NASA has announced that it has teamed up with the ESA on the ESA's Euclid mission. The mission involves the creation of a new space telescope designed to investigate the mysteries of dark matter and dark energy within the universe. The Euclid spacecraft is expected to launch in 2020 and its mission will span six years.
During the mission, the space telescope will map the locations and measure the shapes of as many as 2 billion galaxies that are spread over roughly 1/3 of the viewable sky. NASA and the ESA plan the study the universe along with dark matter and dark energy and their effect on the evolution of the universe.
The space telescope will be launched to an orbit around the sun-Earth Lagrange point L2. This Lagrange point is a location where the gravitational pull of the Sun and the Earth precisely equals the required force to keep the spacecraft in a relatively stationary position. The space telescope will be positioned behind the Earth as it is seen from the sun.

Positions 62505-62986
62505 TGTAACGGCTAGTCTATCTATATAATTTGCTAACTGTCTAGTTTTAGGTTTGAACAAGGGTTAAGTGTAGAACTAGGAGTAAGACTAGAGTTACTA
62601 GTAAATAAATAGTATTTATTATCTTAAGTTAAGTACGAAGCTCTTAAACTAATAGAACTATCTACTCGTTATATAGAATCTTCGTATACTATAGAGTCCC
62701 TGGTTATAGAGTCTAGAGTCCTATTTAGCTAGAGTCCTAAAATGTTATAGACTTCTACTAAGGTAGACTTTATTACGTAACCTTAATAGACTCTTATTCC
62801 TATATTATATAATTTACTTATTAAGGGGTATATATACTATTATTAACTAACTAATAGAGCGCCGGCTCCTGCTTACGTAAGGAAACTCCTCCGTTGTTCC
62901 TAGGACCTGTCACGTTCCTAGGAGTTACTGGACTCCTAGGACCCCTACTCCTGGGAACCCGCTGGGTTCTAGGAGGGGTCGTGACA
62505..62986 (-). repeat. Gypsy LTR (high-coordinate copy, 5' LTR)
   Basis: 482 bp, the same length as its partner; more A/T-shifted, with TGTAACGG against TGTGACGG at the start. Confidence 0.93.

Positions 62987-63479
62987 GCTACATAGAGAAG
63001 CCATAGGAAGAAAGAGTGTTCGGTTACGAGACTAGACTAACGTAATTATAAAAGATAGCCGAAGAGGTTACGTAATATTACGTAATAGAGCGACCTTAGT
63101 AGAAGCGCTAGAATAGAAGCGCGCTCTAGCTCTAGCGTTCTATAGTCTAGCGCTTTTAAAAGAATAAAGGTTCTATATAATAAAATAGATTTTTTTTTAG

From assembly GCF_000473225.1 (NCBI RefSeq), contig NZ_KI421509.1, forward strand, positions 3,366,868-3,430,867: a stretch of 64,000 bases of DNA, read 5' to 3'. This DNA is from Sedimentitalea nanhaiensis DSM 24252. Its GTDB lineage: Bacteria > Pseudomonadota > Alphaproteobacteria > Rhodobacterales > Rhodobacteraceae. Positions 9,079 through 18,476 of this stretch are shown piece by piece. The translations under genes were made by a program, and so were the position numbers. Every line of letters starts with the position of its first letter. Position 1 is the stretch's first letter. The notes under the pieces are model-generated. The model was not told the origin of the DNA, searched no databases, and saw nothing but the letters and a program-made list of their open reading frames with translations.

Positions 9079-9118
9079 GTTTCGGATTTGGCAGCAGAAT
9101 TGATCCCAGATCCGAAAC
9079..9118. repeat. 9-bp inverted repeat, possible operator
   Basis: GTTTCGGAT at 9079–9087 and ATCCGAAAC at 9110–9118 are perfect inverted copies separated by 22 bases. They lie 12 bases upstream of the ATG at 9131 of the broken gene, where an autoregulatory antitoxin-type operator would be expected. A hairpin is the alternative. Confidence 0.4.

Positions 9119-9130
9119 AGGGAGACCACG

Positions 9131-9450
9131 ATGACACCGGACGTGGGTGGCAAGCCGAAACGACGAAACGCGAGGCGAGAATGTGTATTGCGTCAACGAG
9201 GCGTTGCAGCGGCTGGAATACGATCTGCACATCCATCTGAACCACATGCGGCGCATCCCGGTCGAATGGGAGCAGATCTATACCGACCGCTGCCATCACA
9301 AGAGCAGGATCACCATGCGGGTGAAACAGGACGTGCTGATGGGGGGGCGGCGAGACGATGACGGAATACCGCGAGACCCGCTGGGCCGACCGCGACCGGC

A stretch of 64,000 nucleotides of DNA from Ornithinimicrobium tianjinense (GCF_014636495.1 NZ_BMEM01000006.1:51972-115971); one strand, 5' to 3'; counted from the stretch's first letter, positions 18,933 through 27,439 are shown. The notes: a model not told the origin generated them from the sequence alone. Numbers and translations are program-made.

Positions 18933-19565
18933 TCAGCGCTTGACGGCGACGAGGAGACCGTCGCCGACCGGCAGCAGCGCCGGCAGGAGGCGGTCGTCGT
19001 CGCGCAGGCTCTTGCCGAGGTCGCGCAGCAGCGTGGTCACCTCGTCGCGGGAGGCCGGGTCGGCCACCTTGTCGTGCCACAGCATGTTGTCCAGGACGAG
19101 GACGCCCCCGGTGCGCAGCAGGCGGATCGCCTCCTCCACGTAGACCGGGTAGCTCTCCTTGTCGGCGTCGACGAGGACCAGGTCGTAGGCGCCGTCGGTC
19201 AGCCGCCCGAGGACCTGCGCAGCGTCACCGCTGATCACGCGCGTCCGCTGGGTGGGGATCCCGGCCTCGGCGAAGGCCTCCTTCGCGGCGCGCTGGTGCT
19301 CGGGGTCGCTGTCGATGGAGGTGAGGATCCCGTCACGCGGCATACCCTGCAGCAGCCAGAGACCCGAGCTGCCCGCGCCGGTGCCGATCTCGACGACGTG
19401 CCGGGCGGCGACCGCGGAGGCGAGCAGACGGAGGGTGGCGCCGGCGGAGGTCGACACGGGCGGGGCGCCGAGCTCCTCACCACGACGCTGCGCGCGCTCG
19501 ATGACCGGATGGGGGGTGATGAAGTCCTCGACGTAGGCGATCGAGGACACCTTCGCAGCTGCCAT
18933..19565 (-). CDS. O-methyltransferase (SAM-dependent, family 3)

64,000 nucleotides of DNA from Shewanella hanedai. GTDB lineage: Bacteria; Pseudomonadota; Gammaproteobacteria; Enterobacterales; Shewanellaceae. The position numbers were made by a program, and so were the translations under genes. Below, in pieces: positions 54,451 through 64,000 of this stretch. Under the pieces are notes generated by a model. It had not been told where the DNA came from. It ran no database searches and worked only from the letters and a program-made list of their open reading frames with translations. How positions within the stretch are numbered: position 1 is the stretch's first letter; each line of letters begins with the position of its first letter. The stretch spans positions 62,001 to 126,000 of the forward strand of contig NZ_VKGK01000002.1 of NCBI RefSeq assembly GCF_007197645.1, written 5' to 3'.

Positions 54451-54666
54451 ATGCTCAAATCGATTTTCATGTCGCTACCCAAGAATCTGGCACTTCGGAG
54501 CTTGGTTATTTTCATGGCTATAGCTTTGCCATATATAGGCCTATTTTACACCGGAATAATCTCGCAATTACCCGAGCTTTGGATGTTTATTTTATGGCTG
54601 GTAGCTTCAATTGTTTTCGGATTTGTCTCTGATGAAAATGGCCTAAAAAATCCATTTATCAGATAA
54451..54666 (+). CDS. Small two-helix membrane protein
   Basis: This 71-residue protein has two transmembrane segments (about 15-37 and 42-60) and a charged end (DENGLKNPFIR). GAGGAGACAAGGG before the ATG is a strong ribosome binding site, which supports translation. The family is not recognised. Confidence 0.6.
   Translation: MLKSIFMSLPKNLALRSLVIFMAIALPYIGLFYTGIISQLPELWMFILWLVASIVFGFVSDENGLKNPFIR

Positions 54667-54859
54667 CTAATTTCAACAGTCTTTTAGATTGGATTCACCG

NASA's participation will see the space agency contributing 16 state-of-the-art infrared detectors and four spare detectors for one of two science instruments that are planned to be installed on the Euclid space telescope. NASA has also nominated three science teams from the US with a total of 40 members for the Euclid Consortium. That Consortium will have an international body of 1000 members that will oversee the development of the spacecraft instruments, and manage the science operations for the project as well as analyze data returned.